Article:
As always, a big thanks to our producer, Brian! And at the start of the March Madness tournament, it's not surprising that our topic is the NCAA! Of course, we aren't coming with praise. We also have the show in audio form (some call that a podcast!)
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As a random note, our own Arturo may have had a screen grab of a bracket with Harvard winning it all on the site this week (ignore the words around.)
A final note, right after we recorded this podcast (meaning we didn't get to discuss it!), Dave Berri released a great piece at the Atlantic about paying college athletes. Even factoring in room, board, etc. Andrew Wiggins "lost" about half a million this year by playing college ball!
The Legality of the NCAA
We start discussing the "greatest minor league system in the world", which Jonathan points out seems to produce very few NBA caliber players.
The "student athlete" term came about as a way to keep schools from having to pay workman's compensation for athletes who got injured (or died) while playing! The great documentary Schooled: The Price of College Sports goes over it. Of course, the seminal piece "The Shame of College Sports" by Taylor Branch is a must read as well. Jonathan points out that all right-minded individuals need to ditch the phrase "Student Athlete".
In regards to the exploitation of college athletes, Arturo points out that "basketball players are being exploited, football players are being violently exploited." An excellent read on this is "Forty Million Dollar Slaves"
Two legal cases in the 1970s seemed to help basketball players. The Haywood vs. the NBA case allowed high schoolers to go straight to the NBA. And the Oscar Robertson case, which brought about free agency. Yet, decades later, we seem to be regressing in terms of athletes' rights. It wasn't until KG started the flood of high school athletes into the NBA, and David Stern put a stop to it. As the ESPN Watch showed though: high school players have clearly been able to grow and succeed in the NBA.
As a depressing note: a similar court case came about in regards to medical students being placed for residencies (think the NBA Draft for medical students). Congress passed a law to allow it, despite the problematic nature of it. The NBA and NCAA may face similar problems. Jonathan ends on a more positive note though in that the laws may be heading towards improving the rights of college athletes. Arturo points out that some schools are even looking towards unionizing, and Dave Berri has been involved as an expert witness in the court cases!
The Racial Nature of the NCAA
The comment that was the seed of this podcast happened on last week's podcast. Arturo noted that of the four major U.S. sports, two required "free labor" periods, whereas two supported play when you're ready attitudes. Unsurprisingly, the two that required forced labor were the predominantly African-American sports. As the ESPN 30 for 30: "The Dotted Line" notes, the pay may not be great in baseball, but at least it is allowed. In hockey, John Tavares was petitioning to enter the NHL at sixteen. Contrast this with the NBA, which is trying to enforce a minimum age of twenty. And of course, the NBA D-League still has an eighteen year old age minimum.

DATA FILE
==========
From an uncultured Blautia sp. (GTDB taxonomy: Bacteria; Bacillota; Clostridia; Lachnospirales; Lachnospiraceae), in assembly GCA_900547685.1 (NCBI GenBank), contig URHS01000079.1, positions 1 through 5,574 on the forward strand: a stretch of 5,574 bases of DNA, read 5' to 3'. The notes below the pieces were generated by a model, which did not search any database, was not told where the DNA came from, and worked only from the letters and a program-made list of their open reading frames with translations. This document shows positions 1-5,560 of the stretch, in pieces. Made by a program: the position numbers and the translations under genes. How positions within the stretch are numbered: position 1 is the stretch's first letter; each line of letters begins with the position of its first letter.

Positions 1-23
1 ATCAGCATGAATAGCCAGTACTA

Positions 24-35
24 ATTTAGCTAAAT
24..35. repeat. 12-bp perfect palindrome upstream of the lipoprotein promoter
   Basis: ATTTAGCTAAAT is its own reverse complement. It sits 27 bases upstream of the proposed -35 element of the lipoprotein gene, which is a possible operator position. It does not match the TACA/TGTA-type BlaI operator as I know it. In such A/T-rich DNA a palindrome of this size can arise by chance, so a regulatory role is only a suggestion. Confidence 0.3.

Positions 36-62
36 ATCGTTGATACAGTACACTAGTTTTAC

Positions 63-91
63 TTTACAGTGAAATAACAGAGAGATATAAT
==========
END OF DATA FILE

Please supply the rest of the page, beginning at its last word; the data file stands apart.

Jonathan pointed to a great article the NHL itself promoted about the success of eighteen year old players! The difference in perception of young players in these sports is shocking. Both Arturo and Jonathan point out that Stern very clearly wanted to avoid an "urban image". The perception of players definitely seems to follow based on their race. Both LeBron and Dwight have received lots of stigma for their "decisions". Yet, Dwight was very respectful in his decision, it was just reported in a biased fashion. Both players left money on the table, bucking the "greedy athlete" trope. And both wanted to play with their friends, which supports the team attitude. Yet, they were reported as selfish players.
Pay to Play?
One of the odd parts about the racial element is that "athletes should feel grateful" to get an education and a chance to play. And as the book "Forty Million Dollar Slaves" notes, this has a lot to do with the demographic being targeted (poor African-American youths).
Arturo points out that the problem is that the amount of money has become so large, this argument is getting less and less feasible. A $10.8 Billion dollar deal for television rights can't be ignored. Also, it's worth noting the NCAA doesn't actually need to pay players. It just needs to allow groups that are already willing to pay to do so!
Of course, competitive balance in college sports is a myth. Competitive balance just happens to be a convenient scapegoat to use to win labor arguments.
Jonathan Weiler has been in a few discussions with Mark Cuban in regards to age limits in the NBA. This is obviously at ends with the point of paying players. Jonathan would like systematic evidence of high schoolers being significantly worse than college-trained athletes. Arturo and Jonathan point out that a good way to "pay players" would be to help mature and train them. The book "The Blindside" actually shows that the NCAA stands directly in the way of doing this!
Come back soon!
Jonathan says he'd love to return. He virtually guarantees that this will happen by suggesting we talk about the mis-evaluation of Carmelo Anthony by Knicks' fans!
Arturo is very interested in the idea of what a real minor league system would look like.
Finally, next week Patrick Minton will return! Leave questions or suggestions in the comments below. See you next time!